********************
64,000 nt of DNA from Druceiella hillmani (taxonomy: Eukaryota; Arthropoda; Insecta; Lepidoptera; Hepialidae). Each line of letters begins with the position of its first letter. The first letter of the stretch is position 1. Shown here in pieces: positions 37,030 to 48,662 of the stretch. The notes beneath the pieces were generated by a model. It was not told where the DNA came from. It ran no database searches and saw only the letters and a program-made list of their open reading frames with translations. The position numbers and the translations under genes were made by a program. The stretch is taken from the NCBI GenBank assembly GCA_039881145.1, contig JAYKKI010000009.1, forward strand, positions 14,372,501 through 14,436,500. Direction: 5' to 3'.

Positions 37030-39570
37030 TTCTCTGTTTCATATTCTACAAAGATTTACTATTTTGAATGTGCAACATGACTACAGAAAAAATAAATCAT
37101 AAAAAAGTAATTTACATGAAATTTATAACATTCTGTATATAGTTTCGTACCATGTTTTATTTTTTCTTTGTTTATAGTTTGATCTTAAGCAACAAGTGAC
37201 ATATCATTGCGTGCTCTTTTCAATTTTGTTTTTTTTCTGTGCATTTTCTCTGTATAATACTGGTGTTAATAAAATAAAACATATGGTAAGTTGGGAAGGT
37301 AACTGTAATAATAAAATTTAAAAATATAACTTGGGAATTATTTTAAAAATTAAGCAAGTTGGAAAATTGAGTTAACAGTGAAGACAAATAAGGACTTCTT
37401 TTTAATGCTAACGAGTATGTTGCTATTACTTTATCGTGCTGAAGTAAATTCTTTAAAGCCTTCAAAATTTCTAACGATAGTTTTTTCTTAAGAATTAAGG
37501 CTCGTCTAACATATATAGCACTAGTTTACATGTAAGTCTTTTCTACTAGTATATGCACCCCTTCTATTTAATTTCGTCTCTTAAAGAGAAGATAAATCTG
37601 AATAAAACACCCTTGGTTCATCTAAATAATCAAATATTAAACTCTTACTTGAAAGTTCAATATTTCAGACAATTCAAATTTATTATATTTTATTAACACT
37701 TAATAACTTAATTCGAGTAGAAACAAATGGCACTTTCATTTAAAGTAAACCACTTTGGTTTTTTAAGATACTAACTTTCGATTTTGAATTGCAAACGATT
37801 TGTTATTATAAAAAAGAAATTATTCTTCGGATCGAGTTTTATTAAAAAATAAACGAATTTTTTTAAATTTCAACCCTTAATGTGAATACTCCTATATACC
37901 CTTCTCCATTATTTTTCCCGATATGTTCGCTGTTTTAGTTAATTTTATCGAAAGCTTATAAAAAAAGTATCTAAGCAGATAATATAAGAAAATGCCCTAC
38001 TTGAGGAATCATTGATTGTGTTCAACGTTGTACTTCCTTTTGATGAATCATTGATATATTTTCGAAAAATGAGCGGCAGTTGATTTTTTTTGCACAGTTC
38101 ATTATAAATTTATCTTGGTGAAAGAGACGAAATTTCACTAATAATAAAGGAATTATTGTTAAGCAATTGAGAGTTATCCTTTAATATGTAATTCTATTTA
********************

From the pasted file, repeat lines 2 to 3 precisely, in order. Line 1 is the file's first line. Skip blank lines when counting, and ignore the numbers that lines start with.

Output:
Positions 37030-39570
37030 TTCTCTGTTTCATATTCTACAAAGATTTACTATTTTGAATGTGCAACATGACTACAGAAAAAATAAATCAT